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Mud pools and daisies: Using the CMM Daisy to aid decision making in

live-training supervision Mary Morris

Live supervision in a systemic-training context is a complex activity operating within many layers of contexts. This article explores the use of the CMM ‘daisy model’ as a tool to help the supervisor remain aware of, and make decisions relating to, some of the contexts.

Many years ago, I visited the mud pools in Rotorua, New

Zealand. T e image of hot, seemingly randomly exploding bubbles of viscous mud returned to me recently when I was discussing with a colleague1

the practice of off ering live supervision in a training

clinic; it operates at many diff erent contextual levels. At any given moment, as supervisor, I have to make decisions and choices about which context to pay at ention to, and act upon. When I act, I am not necessarily addressing only one layer of context; I may be addressing several, deliberately, or unconsciously. Sometimes, it feels like I am watching a mud pool, not always knowing which ‘plop’ will draw my at ention, but always knowing there will be another very soon, and sometimes more than one will simultaneously demand at ention. I have been working in T e Family Institute, Cardiff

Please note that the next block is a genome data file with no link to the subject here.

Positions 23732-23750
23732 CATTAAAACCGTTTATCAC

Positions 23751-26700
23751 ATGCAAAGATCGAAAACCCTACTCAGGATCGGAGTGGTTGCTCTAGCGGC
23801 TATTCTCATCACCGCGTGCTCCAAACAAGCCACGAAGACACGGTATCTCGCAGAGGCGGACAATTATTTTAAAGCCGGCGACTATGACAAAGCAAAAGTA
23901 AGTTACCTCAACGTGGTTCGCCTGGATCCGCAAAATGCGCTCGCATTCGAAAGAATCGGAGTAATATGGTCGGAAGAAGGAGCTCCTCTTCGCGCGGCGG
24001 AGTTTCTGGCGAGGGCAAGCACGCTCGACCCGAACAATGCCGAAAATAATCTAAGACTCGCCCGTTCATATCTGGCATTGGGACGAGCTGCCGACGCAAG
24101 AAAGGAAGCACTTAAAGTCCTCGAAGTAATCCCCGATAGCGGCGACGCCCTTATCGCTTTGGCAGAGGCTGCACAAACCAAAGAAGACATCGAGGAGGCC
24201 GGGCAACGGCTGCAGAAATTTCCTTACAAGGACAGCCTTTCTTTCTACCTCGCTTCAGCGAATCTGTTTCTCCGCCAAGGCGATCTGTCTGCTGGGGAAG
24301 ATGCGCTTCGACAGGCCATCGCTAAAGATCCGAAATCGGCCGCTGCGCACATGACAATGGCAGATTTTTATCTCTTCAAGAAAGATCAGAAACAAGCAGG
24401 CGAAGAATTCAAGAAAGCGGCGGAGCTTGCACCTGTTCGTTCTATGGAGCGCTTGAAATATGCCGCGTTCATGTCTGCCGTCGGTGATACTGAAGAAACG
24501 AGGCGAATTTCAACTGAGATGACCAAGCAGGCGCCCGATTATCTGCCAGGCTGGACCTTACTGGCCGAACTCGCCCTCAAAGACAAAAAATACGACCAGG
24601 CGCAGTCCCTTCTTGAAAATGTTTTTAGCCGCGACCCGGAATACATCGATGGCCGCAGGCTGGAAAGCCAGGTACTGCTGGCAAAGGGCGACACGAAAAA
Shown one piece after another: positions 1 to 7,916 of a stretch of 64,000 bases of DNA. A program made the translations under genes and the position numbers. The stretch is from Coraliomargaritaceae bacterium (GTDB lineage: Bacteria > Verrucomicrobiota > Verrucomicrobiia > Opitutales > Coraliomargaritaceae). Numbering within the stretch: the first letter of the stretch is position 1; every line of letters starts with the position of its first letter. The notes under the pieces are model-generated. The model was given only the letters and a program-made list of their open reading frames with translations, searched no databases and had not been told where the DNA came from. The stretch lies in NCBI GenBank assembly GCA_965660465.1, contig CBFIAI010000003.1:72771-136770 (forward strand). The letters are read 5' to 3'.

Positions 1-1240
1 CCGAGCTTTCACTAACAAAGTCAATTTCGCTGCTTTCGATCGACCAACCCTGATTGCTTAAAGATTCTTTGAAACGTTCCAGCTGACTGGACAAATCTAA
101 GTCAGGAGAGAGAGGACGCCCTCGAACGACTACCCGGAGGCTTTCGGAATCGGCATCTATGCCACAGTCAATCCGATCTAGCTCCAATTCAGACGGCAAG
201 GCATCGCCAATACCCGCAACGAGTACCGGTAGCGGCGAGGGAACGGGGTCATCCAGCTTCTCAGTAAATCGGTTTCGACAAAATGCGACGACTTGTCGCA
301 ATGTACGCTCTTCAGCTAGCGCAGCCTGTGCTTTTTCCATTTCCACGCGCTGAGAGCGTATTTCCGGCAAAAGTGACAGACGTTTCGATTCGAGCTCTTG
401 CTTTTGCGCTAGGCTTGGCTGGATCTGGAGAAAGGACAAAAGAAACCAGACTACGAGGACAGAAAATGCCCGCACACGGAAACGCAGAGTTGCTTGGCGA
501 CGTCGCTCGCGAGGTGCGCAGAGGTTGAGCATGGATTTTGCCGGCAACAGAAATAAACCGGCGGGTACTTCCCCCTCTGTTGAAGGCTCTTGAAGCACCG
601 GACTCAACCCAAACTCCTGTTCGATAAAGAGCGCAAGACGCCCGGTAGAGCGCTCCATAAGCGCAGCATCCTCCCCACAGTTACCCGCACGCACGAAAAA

(University of Glamorgan) for over four years, during which I have supervised groups of clinical associates on the MSc systemic psychotherapy in their fi nal two years of clinical training. I still

consider myself fairly new to this role, which is demanding and exhilarating; I enjoy the mud pool, hot though it gets at times. I hope to share some of my thoughts about the practice of live- training supervision, as I seek to articulate the role in greater depth. Many will know of T e Family Institute, and the approach

taken to both teaching and therapy. However, it is worth emphasising that current practice sits broadly within a social constructionist frame, where knowledge is constructed through language, and learning happens within a relational frame. T is allows us to create an environment with our students where they can infl uence and engage with their own learning, identifying a position for themselves within the broad spectrum of theoretical positions that constitute the fi eld. T e clinical training takes place in two-day cycles: four therapy sessions are preceded by a theoretical seminar, and succeeded by peer and retrospective supervision and a personal development slot. T e eight clinical

Team members

Agency contexts



Stage of learning


Agency contexts

Diversity themes Admin Family members Clinical

respons- ibility

Supervisor Supervisor

Other trainees

Admin Therapy Live training supervision Training D

Diversity themes

Professional bodies


Contextual infl uences on live-training supervision 22

Context February 2012

Mud pools and daisies: Using the CMM Daisy to aid decision making in live-training supervision

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